On F5 and uRoam
Sigh of relief
When F5 Networks secured the acquisition of uRoam (for what looks to be a bargain at $25 million), there must have been a big sigh of relief all round its Seattle office, John McIntosh of Bloor Research writes.
F5 Networks is a leader in Application Traffic Management, possibly best known for their Big-IP product. Its aim is to optimize mission-critical applications or web services by providing secure and predictable delivery of application traffic in an unpredictable environment.
So, why has it taken them so long to make the move that other network players, such as Cisco, Nortel and Alcatel have already made to acquire point technologies and, in so doing, exploit core technology and market position?
The answer is that the company suddenly got a wake-up call. The ability of Big-IP to provide in-line, deep-packet inspection of content (including SSL traffic) and to interface with other network devices as an enforcement engine against intrusion and other security threats, is a massive capability hugely under-exploited.
The sigh of relief was that F5 made the acquisition while there was still something worthwhile in the market to acquire.
The uRoam acquisition brings technology that will enable F5 to provide comprehensive application and user security. Integration of SSL VPN capabilities with current and future F5 products, puts the Company in the position where they could deliver cost-effective, easy-to-manage application security solutions that will meet the needs of the market for a few years to come.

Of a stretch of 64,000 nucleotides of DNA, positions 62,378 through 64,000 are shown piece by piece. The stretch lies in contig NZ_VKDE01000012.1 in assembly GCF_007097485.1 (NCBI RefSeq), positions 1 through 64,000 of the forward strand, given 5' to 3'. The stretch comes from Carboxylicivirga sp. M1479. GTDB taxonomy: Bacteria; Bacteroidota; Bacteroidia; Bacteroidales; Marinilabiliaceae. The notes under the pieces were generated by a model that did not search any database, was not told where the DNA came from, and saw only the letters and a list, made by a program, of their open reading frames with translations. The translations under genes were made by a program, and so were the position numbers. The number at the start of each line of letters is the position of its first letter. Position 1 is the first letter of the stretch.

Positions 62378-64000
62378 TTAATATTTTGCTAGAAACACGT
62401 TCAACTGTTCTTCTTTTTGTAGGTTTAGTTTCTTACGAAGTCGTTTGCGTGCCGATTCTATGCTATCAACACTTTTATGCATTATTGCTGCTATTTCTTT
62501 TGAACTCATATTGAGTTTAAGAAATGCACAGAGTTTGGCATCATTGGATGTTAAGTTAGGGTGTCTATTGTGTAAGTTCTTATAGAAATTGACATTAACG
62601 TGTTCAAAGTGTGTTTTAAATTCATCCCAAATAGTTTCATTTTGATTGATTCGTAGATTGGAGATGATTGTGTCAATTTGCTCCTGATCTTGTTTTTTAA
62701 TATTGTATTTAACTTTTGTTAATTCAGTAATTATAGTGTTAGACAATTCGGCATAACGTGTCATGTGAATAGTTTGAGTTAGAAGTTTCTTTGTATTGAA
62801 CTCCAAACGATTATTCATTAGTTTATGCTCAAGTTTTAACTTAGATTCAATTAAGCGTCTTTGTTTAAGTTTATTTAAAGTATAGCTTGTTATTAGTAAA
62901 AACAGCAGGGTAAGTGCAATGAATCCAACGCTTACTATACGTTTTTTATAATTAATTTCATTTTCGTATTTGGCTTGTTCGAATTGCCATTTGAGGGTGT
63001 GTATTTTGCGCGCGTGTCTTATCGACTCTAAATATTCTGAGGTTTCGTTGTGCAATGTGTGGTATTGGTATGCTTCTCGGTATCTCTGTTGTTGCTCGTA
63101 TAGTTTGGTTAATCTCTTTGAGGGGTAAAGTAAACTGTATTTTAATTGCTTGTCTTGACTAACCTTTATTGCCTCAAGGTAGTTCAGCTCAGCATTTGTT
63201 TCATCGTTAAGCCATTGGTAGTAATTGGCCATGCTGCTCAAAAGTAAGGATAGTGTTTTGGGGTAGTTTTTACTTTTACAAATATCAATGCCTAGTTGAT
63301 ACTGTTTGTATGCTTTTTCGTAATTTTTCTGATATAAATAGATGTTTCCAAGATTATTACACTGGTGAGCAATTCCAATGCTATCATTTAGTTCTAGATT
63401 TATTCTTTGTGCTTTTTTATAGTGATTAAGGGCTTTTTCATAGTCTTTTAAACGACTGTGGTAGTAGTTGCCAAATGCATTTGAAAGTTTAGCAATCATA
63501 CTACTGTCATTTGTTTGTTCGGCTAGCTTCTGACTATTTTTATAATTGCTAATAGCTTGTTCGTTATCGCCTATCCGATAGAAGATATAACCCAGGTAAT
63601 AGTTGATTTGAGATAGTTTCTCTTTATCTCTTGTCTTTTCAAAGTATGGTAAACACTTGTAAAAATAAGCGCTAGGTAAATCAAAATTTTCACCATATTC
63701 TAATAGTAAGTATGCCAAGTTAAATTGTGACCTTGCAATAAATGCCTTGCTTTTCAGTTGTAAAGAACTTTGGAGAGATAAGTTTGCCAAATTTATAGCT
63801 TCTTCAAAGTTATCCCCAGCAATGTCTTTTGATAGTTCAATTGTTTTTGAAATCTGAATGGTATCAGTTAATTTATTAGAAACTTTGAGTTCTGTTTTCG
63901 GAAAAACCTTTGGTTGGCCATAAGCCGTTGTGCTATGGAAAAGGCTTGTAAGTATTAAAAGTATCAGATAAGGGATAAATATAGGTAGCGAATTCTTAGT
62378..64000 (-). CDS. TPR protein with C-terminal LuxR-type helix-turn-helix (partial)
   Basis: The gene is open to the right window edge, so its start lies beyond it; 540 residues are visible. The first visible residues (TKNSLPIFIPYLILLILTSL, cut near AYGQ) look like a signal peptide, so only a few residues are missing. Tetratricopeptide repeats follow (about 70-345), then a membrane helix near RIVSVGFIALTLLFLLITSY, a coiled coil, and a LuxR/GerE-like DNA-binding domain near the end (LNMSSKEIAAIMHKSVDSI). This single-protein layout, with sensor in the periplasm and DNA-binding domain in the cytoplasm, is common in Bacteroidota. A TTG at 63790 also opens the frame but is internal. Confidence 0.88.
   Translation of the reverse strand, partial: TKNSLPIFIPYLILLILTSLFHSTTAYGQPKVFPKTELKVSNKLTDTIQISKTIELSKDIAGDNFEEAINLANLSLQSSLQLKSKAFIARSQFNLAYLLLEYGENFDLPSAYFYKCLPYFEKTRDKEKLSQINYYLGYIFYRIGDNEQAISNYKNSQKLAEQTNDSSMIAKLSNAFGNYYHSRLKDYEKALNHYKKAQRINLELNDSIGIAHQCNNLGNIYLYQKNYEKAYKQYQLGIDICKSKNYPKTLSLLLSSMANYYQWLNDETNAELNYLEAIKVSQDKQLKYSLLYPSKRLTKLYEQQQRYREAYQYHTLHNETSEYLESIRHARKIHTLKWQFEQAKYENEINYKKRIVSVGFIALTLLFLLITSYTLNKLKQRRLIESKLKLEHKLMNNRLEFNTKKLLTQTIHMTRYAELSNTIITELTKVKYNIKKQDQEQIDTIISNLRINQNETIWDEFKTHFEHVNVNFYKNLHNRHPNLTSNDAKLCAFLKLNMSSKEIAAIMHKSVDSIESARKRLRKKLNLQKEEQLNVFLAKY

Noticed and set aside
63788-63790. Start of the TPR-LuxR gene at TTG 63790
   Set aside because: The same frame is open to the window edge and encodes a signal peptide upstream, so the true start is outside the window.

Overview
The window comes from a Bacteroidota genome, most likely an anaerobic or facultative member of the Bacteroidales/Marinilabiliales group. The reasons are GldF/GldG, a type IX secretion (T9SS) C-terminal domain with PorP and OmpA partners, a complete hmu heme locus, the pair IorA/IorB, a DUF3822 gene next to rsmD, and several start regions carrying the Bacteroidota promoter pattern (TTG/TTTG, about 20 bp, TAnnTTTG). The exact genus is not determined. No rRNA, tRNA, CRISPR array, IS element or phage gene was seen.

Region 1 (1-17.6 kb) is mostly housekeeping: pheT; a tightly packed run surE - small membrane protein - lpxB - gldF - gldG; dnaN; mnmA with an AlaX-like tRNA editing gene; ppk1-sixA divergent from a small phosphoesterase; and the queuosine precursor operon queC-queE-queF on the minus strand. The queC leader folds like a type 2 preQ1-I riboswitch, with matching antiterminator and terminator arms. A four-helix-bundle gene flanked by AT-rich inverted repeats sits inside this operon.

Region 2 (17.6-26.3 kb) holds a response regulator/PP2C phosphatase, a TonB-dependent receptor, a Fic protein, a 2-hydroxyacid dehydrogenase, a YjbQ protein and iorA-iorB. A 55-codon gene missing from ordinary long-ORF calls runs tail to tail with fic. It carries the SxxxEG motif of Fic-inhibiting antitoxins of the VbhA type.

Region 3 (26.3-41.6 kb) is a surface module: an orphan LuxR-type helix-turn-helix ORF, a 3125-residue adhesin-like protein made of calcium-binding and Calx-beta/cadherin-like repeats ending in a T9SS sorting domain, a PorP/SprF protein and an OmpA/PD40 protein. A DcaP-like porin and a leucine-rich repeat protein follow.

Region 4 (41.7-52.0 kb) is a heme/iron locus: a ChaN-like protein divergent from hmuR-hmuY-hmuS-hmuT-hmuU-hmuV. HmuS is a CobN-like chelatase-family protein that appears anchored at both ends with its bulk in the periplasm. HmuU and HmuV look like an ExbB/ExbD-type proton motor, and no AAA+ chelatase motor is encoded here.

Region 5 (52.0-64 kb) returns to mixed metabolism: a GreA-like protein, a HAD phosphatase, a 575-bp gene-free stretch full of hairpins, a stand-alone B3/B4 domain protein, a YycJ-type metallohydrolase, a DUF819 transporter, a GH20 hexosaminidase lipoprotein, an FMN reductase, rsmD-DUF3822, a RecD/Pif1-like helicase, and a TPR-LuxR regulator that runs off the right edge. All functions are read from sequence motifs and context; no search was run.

And only just in time. The market for SSL VPNs is growing rapidly and all players in it are making money. uRoam has a fairly good reputation in the marketplace. Its FirePass product is one of the few SSL-based access solutions that also offers IPSec VPNs support, plus remote control of individual desktop systems. As such FirePass supports a number of different remote access scenarios, including wireless support for travelers, telecommuters, partners, and remote offices.
It is good to see that F5, despite the obvious commercial attractions of acquiring a piece of decent technology, is the type of company that invests in people as well, by hiring most of uRoam's employees, including core founders, key development and sales personnel. This will be comforting to existing FirePass customers, the largest of whom is SAP America, in addition to providing additional expertise to F5.
F5 will continue to develop, sell and support the FirePass product as a standalone appliance. Over the next twelve to eighteen months the company plans to integrate uRoam's technology into a comprehensive suite of product offerings designed to ensure application security and manageability across the enterprise.
A key element of this is F5's XML-based open iControl API, that allows third party applications and network devices to determine policies governing network traffic. This means that over the course of the next year or so, F5 will be delivering products that create "application aware networks" to enable customers to direct traffic based on their exact business requirements.
The implications of this are profound. Not least because it demonstrates the potential of deep packet inspection, it shows that a layered security approach can be applied in a business context rather than a technical one. That is a significant shift in the security paradigm. ®